Home Correction journal An Elsevier newspaper said it would withdraw 10 articles two years ago. This is still not the case. – Retraction watch

An Elsevier newspaper said it would withdraw 10 articles two years ago. This is still not the case. – Retraction watch

Andre Gray

An Elsevier journal sat for two years on its decision to withdraw 10 papers from researchers with known misconduct issues, according to emails seen by Retraction Watch.

The Journal of Neurological Sciences had decided by June 2020 to withdraw the articles by Yoshihiro Sato and Jun Iwamoto, which currently occupy the fourth and sixth positions in our ranking of retractions, according to the emails. But the articles have still not been retracted, to the disappointment of one of the data sleuths who raised concerns about the work – and in the meantime have been quoted more than a dozen times, according to Web of Clarivate science.

As Andrew Gray of the University of Auckland, New Zealand, wrote to a Committee on Publication Ethics (COPE) staff member who became involved in the case:

This delay is very clearly not in the interest of the integrity of the publication.

Gray and colleagues Alison Avenell and Mark Bolland reviewed Sato and Iwamoto’s work and notified reviews of the issues, leading to over 100 retractions, as readers may know.

The group contacted the Journal of Neurological Sciences in 2017 about two clinical trials by Sato and Iwamoto, and raised concerns about eight more papers over the next two years.

When the journal failed to act, Gray turned to COPE in 2020. In May, a COPE staff member wrote to a director of Elsevier’s publishing services “in the hope that we can facilitate a dialogue on these issues. According to a summary of Gray’s concerns that the staffer shared:

These concerns included unethical study conduct, implausible research productivity, implausible participant recruitment, implausible study conduct, implausible data, impossible data, duplicate results reporting, recycling of text, authorship and data errors.

Since May 2018, we have sent approximately 20 emails expressing concerns or requesting updates on these documents. The most recent of these was sent on April 2, 2020. The editorial staff of the review simply defers to Elsevier staff, who either do not respond (most of the time) or do so unnecessarily (occasionally) . The recipients of the emails included senior Elsevier research integrity staff. In June 2018, one of us (AG) discussed the situation with an Elsevier Research Integrity Officer, who assured us that the issue would be resolved. Several Elsevier journals have been among those to have withdrawn some of the more than 100 publications by Dr Sato and his colleagues so far, so the editor has extensive knowledge of the matter. For example, it was an employee of Elsevier who discovered that the ethics review claimed in several of these articles is false because the institutions in question did not have an ethics committee at the time the work was reported.

Meanwhile, readers of the articles have no idea there were any problems, 3½ years after the journal learned of the problems with the work of Dr Sato and his colleagues. This is a most unfortunate and unnecessary situation.

We call on COPE to investigate this situation and demand that its member journal fully address concerns about the integrity of these publications and take prompt action to protect readers from continued exposure to them. i.e. remove them.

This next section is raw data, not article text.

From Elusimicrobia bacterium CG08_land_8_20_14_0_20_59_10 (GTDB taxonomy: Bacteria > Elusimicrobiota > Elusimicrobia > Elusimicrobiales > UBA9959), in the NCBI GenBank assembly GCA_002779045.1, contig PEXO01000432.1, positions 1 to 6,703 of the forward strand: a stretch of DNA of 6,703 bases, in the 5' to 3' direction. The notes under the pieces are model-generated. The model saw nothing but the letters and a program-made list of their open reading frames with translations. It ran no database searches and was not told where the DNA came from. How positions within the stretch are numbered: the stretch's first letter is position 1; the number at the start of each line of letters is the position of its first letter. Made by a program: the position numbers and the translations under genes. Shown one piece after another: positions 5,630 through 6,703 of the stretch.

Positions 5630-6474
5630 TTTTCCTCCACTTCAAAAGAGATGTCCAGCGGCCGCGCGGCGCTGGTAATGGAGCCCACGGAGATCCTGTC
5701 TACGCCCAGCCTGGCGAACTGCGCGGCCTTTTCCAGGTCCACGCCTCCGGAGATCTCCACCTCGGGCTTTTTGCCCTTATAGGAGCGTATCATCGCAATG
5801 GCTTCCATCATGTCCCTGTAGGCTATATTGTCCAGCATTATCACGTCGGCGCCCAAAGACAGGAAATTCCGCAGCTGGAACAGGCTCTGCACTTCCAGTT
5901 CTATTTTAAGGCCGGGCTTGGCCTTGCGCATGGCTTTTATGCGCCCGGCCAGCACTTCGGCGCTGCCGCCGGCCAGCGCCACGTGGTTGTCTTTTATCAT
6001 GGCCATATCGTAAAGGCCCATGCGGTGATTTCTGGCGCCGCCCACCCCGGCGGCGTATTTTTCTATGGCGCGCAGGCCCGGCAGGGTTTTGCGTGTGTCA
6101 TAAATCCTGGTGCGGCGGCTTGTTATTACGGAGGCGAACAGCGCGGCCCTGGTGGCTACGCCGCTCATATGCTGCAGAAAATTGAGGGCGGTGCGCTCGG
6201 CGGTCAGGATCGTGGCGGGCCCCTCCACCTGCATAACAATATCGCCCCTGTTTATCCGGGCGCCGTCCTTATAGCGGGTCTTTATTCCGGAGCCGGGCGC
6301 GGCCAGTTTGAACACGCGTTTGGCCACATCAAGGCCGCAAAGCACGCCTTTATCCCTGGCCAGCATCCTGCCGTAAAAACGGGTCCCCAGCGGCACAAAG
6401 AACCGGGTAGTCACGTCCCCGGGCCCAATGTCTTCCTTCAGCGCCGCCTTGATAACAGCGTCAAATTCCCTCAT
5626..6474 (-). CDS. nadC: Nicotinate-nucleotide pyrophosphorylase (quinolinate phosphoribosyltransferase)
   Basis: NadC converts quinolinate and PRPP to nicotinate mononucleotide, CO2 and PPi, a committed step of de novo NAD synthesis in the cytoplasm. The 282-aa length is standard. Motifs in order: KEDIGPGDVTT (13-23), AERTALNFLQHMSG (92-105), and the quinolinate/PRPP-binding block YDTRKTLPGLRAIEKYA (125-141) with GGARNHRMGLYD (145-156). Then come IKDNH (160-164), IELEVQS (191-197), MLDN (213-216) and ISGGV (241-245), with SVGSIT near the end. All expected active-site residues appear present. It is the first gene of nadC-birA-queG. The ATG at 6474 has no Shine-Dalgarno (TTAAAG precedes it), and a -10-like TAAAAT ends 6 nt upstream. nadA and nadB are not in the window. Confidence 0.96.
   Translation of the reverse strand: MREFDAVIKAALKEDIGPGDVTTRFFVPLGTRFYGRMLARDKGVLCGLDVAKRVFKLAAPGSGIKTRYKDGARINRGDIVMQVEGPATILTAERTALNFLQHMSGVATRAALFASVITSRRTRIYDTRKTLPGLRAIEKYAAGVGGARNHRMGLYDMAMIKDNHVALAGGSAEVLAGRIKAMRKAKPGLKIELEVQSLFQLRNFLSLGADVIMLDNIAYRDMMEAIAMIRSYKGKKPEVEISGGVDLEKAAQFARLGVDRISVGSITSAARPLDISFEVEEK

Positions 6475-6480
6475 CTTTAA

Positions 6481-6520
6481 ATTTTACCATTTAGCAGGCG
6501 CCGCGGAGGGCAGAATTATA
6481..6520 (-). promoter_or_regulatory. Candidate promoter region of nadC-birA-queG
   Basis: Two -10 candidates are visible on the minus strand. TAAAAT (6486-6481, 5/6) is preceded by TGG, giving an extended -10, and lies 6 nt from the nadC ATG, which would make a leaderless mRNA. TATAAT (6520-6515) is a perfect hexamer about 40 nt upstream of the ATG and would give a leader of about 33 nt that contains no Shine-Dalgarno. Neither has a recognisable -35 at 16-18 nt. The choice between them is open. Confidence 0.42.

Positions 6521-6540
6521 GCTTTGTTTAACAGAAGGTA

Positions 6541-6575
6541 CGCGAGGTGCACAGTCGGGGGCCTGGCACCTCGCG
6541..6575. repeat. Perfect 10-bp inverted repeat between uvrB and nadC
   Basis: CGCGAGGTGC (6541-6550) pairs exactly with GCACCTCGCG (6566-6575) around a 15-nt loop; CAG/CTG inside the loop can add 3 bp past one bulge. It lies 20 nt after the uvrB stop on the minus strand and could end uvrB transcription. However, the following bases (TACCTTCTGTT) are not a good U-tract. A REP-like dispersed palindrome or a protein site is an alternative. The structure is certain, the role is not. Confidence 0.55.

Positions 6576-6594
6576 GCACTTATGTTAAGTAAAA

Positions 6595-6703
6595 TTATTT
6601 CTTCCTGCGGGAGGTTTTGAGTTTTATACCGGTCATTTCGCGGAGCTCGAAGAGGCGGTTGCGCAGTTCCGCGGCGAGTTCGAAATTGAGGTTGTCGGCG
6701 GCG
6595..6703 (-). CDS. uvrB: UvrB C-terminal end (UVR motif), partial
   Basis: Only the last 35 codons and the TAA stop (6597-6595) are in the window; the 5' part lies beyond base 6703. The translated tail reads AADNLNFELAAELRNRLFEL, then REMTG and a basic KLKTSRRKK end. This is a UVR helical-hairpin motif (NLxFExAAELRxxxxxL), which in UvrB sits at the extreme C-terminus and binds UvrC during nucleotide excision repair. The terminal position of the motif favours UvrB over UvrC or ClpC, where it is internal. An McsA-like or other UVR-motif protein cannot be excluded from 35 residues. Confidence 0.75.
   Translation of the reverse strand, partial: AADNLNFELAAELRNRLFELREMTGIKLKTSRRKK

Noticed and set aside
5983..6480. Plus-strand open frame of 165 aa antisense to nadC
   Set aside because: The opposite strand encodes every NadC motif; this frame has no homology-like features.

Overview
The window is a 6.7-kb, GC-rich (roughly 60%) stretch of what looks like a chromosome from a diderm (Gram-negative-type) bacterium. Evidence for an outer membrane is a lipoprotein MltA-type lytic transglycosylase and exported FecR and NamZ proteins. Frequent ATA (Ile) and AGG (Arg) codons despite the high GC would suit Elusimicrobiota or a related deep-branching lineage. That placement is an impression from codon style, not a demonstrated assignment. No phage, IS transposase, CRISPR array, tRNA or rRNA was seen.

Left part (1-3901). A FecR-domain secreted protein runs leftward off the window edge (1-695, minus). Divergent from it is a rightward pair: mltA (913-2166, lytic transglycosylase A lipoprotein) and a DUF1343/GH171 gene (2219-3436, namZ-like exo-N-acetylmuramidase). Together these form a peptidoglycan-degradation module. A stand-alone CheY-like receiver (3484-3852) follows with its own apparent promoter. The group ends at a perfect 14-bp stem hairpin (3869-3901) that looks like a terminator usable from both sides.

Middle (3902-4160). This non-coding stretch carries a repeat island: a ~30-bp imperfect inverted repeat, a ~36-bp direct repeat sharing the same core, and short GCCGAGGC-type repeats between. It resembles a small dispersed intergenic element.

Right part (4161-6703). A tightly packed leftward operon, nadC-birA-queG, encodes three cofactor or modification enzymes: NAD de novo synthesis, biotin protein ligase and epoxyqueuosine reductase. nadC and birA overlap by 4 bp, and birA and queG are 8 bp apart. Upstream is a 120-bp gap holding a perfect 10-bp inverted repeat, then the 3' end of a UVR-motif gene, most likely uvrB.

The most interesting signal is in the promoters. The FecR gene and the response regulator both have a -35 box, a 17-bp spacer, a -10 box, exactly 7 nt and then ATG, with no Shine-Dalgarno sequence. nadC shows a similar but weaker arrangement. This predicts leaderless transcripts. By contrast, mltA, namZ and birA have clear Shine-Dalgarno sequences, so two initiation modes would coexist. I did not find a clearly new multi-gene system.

Here are the 10 items:

In June 2020, Elsevier’s Director of Publishing Services responded by saying the articles would be retracted:

The society and the publisher share Dr. Grey’s concerns and have made the decision to withdraw these ten articles.

Best practice would normally require the journal to contact all (living) authors before their article is withdrawn. Unfortunately, this proved very difficult to do consistently in this case, given the age of the documents. On the other hand, it is essential that the literature be corrected, of course.

Because we have gone to great lengths to find and contact all authors, we plan to proceed with these retractions now unless COPE has serious concerns about this approach.

The documents have not yet been removed or marked with expressions of concern. Gray continued with the COPE staffer, who told him this month:

We have continued our contacts with the publisher and we understand that their follow-up is active. We’ve asked the publisher to provide you with an update on the status of the publications.

Elsevier’s director of publishing services did not respond to our request for comment.

We asked Gray how his experience with the Journal of Neurological Sciences compares with other journals with which it has been contacted. He told us:

We have already published on the responsiveness of journals in the Sato case. It is highly variable and inconsistent, both in timing and in results. The situation of the JNS is one of the worst examples.

One of the most disappointing aspects of the JNS case is that Elsevier’s integrity team has known about it for several years and no action has been taken. Unfortunately, the publishing staff was unwilling to respond to requests from the academics concerned and, it seems, from COPE.

Engaging COPE hasn’t been very helpful either, Gray told us:

It’s also slow and focuses on the process (following ambiguous guidelines) of assessing concerns, rather than how to assess the integrity of the post. We believe this does not serve the interests of magazine readers very well.

The result is as follows, in the words of Grey:

There are a large number of Sato Iwamoto Group articles that are not retracted, despite very clear integrity concerns.

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